“Further, there is the case where a monk, as night departs and day returns, reflects: ……
“This, monks, is how mindfulness of death is developed & pursued so that it is of great fruit & great benefit, gains a footing in the Deathless, and has the Deathless as its final end.”
That is what the Blessed One said. Gratified, the monks delighted in the Blessed One’s words.
The Buddha implores us twice a day, when the night comes, and when the morning comes, to be aware that you can die at any time for a variety of reasons. Because of this he implores us to look at our mind and see our unskillful, harmful qualities, and then to abandon them like your head is on fire! We don’t have enough time in this life to bother with a negative and aversive mind-states, it will do nothing but keep us mired in ill-will and hatred.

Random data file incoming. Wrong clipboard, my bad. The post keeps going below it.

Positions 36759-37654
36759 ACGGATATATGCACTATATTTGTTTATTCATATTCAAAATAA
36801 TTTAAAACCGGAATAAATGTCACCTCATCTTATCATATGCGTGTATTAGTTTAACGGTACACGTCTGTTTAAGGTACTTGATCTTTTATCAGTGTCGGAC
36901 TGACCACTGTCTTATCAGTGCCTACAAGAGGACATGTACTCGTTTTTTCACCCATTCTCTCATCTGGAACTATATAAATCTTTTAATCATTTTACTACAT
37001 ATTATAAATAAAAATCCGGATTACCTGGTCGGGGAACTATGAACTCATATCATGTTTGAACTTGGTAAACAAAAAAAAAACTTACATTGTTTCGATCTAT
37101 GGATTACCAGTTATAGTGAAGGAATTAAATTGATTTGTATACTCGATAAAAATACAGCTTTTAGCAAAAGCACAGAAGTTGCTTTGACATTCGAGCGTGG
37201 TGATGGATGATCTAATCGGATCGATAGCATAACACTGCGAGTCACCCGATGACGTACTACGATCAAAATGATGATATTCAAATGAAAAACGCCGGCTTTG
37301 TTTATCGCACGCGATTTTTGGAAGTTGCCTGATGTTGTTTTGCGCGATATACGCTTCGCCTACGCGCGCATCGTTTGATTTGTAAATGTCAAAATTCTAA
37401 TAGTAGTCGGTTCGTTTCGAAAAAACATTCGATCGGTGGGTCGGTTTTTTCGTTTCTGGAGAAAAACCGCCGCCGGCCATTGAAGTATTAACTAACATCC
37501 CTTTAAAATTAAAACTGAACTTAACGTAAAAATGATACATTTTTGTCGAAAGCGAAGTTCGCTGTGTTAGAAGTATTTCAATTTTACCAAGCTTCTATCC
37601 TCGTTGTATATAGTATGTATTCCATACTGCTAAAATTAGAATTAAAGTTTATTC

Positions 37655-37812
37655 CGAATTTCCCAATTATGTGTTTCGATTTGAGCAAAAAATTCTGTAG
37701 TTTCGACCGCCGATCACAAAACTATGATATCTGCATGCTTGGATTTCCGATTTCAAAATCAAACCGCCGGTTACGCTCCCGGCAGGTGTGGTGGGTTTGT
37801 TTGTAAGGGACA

In the words of a famous internet meme a few years back “ain’t nobody got time for that”. As the sutta from part two tells us, aging and death are rolling in like mountains on all four sides, this human life is short and precious, don’t waste it.
The final article will return in two weeks, as next week I will be busy preparing for my ordination on 10-31-15. We will wrap it up and put it all together into a practice you can do in less than 10 minutes that will help your general practice and your life in the long run.
This is the Fourth in a five part series. Here are the links to all parts: